Are You Banking Too Much on Social Security? Here’s How to Know

If you worked for many years and paid taxes on your income, there’s a good chance that come retirement, you’ll be eligible for a monthly benefit from Social Security. And the amount you’ll be entitled to on a monthly basis will hinge on different factors. These include the amount of money you earned during your career and the age at which you sign up for benefits.

But one thing you don’t want to do is rely too heavily on Social Security for income during retirement. If the following signs apply to you, you’re probably at risk of falling into that trap.

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1. You expect Social Security to cover most of your living costs

Social Security might help you cover certain bills in full during retirement, but should you expect your benefits to cover all, or even most, of your living costs? Not at all.

If you earn an average salary, you can expect the benefits you receive from Social Security to replace about 40% of your pre-retirement wages. But most seniors can’t live on just 40% of their former income.

In fact, you probably know that 40% of the salary you’re used to won’t cut it in retirement. What you may not know is that that’s all the replacement income you can expect from Social Security — and that assumes the program’s finances hold steady, which may not be the case.

2. You’re not factoring in Social Security cuts

Social Security should replace about 40% of your pre-retirement wages if you’re an average earner — as long as benefits aren’t cut. But unfortunately, that possibility exists, since the program is facing a major funding shortfall.

If you’re not even accounting for the possibility of Social Security cuts, then you’re probably putting too much weight on the benefits you think you’ll be in line for. In that case, you may be in for a rude awakening.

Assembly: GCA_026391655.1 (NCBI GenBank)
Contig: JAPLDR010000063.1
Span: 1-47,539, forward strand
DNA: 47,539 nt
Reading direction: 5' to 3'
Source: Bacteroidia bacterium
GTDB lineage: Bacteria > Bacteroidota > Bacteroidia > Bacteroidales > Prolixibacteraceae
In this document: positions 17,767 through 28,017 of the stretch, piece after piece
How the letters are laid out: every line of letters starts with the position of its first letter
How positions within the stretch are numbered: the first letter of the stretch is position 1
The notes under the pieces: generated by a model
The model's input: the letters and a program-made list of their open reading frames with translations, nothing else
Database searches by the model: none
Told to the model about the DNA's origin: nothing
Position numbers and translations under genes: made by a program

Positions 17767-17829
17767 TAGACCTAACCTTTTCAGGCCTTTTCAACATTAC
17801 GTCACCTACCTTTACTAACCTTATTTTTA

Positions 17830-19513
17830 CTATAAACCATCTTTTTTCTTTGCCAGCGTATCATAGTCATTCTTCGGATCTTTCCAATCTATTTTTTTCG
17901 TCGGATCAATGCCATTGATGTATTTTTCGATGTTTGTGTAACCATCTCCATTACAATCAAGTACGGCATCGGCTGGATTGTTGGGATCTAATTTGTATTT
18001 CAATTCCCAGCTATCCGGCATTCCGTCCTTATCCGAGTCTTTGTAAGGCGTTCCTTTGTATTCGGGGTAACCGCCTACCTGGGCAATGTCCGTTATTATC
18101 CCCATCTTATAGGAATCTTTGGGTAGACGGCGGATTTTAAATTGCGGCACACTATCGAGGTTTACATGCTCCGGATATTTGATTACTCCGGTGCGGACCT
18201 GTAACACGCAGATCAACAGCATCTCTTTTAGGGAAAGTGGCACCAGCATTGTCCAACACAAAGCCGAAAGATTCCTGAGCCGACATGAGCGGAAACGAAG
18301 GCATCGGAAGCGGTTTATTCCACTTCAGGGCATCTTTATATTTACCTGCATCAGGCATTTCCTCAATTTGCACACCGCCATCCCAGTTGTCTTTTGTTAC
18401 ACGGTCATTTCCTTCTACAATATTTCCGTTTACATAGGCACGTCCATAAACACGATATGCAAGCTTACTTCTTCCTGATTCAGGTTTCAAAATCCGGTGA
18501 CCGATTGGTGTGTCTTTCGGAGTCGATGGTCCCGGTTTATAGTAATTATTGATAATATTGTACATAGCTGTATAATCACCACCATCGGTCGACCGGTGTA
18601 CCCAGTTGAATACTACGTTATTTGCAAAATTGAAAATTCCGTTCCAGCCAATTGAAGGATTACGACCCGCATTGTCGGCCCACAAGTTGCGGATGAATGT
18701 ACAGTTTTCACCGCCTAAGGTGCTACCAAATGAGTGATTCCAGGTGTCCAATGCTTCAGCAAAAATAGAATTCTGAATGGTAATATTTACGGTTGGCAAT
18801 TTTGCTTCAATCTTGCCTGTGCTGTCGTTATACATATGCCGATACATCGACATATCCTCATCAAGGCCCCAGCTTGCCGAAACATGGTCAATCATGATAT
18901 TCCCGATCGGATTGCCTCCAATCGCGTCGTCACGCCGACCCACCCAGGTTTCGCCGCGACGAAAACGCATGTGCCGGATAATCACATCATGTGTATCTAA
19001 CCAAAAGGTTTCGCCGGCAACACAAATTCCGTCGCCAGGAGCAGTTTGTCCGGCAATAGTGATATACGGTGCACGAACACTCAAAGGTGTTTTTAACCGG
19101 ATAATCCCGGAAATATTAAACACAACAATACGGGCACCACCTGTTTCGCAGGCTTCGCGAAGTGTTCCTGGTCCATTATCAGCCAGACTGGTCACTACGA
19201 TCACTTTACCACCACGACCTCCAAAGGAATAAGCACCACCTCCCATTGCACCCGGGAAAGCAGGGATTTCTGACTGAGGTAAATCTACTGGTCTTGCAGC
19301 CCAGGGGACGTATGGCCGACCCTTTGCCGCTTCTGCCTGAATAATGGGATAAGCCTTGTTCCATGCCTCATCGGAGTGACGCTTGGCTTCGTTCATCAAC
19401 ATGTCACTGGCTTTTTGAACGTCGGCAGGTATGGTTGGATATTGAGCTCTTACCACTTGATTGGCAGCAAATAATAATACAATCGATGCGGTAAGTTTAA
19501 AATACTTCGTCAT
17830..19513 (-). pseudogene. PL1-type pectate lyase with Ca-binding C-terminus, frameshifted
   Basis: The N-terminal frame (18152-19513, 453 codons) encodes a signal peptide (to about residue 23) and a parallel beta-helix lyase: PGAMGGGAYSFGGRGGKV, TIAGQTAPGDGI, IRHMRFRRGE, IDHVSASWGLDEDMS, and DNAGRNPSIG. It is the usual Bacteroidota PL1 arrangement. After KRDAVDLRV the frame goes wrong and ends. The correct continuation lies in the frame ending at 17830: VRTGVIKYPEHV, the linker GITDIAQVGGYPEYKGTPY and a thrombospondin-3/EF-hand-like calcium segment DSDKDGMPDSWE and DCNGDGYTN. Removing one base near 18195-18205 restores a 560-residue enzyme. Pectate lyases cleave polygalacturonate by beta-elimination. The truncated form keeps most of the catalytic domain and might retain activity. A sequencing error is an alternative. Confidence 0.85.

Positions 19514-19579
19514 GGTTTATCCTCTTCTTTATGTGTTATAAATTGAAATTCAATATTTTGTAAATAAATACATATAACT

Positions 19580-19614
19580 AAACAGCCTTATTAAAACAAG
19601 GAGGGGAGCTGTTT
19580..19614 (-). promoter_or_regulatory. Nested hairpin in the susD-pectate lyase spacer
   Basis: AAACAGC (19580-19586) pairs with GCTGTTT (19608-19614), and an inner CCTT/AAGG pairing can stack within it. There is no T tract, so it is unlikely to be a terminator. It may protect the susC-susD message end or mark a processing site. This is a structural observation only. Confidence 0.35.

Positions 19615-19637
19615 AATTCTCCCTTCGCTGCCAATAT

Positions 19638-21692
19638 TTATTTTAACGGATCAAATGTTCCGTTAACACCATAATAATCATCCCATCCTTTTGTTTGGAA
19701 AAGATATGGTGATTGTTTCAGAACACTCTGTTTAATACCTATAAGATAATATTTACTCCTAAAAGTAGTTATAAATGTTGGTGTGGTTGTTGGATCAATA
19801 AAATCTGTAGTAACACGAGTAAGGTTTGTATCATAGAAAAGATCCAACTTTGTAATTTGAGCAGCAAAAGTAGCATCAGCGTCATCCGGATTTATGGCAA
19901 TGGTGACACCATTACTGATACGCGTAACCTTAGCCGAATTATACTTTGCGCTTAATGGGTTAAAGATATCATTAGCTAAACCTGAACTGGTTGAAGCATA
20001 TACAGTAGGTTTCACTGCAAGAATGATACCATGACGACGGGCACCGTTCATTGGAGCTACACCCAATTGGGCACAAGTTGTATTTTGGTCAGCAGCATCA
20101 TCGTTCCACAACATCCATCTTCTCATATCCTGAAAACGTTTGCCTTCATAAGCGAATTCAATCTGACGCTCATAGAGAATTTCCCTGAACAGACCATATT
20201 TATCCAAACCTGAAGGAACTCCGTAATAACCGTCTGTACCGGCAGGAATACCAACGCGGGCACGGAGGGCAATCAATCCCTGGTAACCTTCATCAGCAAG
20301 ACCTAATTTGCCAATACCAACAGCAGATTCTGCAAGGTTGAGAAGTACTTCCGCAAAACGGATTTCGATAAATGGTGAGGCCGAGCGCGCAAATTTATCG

3. You’re not making any effort to build up a nest egg

Some people have had no choice but to hit pause on retirement-plan contributions over the past few years. They either took a financial hit during the pandemic or needed to keep up with raging inflation. But if you’re well into your career and haven’t tucked away even $100 in an IRA or 401(k) plan, then you may be leaning too heavily on Social Security to bail you out as a retiree.

Don’t make a huge mistake

You may end up with a fairly generous Social Security benefit in retirement, especially if you make a point to delay your filing to boost your monthly payments. But that doesn’t mean you shouldn’t have other income sources available during your senior years.

Even if Social Security benefits aren’t slashed down the line, you might still struggle immensely if those monthly payments are your sole retirement income stream. And the last thing you want is to spend the last years of your life pinching pennies constantly and worrying about how you’re going to pay your bills.

The $18,984 Social Security bonus most retirees completely overlook
If you’re like most Americans, you’re a few years (or more) behind on your retirement savings. But a handful of little-known “Social Security secrets” could help ensure a boost in your retirement income. For example: one easy trick could pay you as much as $18,984 more… each year! Once you learn how to maximize your Social Security benefits, we think you could retire confidently with the peace of mind we’re all after. Simply click here to discover how to learn more about these strategies.

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